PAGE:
I THOUGHT I had. I was shopping at Home Depot, found one in the display and then had to find it in the storage area down below. I picked up the wrong box. Home Depot made it easy for me to fix that mistake.

Thank you for the help!

--Bill
ps I got a "free" angle grinder with it.
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pete
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Re: Drilling holes in rocks - Help

Post by pete » Wed Jan 22, 2020 7:08 pm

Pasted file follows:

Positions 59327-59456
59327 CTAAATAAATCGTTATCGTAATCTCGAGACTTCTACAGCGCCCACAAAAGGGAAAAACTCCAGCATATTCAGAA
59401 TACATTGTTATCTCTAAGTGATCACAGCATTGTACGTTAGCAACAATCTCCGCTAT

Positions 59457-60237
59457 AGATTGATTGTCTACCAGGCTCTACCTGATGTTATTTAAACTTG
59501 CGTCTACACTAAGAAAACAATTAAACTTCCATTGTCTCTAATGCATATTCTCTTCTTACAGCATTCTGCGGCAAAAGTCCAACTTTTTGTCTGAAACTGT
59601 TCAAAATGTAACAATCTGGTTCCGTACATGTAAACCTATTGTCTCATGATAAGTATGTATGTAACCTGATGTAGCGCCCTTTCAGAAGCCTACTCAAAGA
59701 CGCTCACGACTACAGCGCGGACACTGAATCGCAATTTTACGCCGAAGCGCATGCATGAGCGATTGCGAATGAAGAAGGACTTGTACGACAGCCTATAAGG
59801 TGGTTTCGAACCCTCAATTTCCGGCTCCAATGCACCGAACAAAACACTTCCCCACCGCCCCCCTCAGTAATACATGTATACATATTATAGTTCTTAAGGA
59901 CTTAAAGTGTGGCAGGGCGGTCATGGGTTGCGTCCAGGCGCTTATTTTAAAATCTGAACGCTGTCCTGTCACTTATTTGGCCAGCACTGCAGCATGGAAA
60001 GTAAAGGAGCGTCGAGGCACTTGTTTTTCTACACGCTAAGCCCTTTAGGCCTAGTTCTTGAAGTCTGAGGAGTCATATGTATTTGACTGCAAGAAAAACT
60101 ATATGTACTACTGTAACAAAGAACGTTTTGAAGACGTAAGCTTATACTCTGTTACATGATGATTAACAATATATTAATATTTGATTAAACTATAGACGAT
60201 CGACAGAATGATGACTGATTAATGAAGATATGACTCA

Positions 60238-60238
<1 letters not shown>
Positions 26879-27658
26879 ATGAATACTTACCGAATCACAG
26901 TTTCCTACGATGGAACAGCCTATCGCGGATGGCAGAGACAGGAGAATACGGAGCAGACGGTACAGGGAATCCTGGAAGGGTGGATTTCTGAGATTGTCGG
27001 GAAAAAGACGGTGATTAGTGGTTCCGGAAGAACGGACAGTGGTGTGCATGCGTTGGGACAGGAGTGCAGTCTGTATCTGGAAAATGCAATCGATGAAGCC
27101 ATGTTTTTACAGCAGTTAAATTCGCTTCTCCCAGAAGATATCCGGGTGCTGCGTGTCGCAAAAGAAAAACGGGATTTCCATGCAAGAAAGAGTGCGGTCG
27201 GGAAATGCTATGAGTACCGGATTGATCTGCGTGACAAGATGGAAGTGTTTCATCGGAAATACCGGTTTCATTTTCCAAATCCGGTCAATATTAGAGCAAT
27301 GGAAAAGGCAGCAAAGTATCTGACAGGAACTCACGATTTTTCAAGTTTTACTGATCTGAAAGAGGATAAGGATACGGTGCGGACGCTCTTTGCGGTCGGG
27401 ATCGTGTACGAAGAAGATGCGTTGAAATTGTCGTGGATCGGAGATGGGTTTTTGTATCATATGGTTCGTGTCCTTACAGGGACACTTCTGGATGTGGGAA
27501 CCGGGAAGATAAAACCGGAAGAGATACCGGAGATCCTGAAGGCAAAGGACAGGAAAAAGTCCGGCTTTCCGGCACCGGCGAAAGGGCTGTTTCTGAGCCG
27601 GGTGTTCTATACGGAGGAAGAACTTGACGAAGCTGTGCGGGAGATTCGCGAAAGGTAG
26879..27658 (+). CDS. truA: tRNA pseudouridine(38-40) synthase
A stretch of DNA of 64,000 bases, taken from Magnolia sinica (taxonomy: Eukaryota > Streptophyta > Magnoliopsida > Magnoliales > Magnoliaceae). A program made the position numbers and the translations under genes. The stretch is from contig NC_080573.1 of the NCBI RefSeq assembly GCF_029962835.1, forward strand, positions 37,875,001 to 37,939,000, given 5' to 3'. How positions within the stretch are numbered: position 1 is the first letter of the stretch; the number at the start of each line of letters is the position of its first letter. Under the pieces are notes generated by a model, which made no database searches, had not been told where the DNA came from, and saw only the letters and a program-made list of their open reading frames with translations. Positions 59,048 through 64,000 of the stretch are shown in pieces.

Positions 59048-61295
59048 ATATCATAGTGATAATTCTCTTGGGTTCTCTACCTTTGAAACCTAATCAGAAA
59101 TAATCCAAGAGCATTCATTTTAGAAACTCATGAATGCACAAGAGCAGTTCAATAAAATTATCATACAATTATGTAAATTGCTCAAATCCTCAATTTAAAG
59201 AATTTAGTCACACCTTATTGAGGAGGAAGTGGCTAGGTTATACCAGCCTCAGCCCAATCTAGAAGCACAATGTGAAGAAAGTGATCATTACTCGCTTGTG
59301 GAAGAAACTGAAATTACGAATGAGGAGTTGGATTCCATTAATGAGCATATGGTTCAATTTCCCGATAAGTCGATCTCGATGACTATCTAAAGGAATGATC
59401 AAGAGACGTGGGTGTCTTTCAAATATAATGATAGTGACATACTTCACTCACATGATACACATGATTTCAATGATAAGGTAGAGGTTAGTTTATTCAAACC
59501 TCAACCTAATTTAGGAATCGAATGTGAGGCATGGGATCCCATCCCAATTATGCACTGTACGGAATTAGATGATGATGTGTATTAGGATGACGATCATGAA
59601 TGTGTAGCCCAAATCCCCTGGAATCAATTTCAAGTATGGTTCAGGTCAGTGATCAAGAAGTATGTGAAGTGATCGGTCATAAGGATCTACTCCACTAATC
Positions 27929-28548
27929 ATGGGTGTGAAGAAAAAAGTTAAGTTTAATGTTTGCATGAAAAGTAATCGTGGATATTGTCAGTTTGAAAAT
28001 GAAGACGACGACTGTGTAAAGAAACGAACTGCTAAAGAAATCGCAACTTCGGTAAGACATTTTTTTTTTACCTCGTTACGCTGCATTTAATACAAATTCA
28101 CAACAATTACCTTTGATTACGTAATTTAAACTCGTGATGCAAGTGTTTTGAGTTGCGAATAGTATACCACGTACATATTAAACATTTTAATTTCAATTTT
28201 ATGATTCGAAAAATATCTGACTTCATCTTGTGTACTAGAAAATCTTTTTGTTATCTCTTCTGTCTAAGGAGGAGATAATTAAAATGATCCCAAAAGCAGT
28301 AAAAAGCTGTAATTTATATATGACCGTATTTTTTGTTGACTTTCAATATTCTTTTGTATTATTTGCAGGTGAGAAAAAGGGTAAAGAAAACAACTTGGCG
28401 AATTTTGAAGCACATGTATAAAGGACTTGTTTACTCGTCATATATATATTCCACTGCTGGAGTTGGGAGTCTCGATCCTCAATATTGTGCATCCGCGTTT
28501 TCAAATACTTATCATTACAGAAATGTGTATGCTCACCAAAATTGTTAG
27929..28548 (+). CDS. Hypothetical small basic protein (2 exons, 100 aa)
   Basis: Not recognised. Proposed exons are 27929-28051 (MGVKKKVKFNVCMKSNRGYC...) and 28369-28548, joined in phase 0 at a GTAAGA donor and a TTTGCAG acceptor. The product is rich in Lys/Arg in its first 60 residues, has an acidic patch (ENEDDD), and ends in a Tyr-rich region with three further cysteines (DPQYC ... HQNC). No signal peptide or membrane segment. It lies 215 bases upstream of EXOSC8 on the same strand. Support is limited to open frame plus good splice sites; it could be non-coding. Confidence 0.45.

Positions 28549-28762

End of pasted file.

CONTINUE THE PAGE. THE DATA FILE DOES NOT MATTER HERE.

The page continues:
Proper terminology between locations and country's can vary a lot Bill. When I was up in Ft. St John almost all of the native sub soils was scraped in or ground up by ice age glaciers. All of it has a high clay content so it's a massive problem any time it rains for more than 10 minutes. Get off a black top or graveled road and tire chains are mandatory to be carried in case it rains. All weather non paved roads (compacted and crowned gravel) needed to be kept separated from that clay material or it starts to move into the roads gravel surface. I only know the materials name as Filter Cloth. It doesn't allow the gravel or native sub soil to move between the two materials yet it still allows any water to pass through the filter. It passes water in only one direction, down, and it doesn't allow water to move upwards. I'm sure there's something like it available around your area you could use between the gravel or top soil surface and the rock back fill to keep from losing that covering material. Plastic sheeting can some what work, but it's weak, easy to tear on any sharp rock and isn't all that good for it's permanent life span. It also collects instead of draining the water so imo it's an all round poor choice. I covered miles of that filter cloth grading out crushed gravel hauled in and rough spread with bottom dump trailers.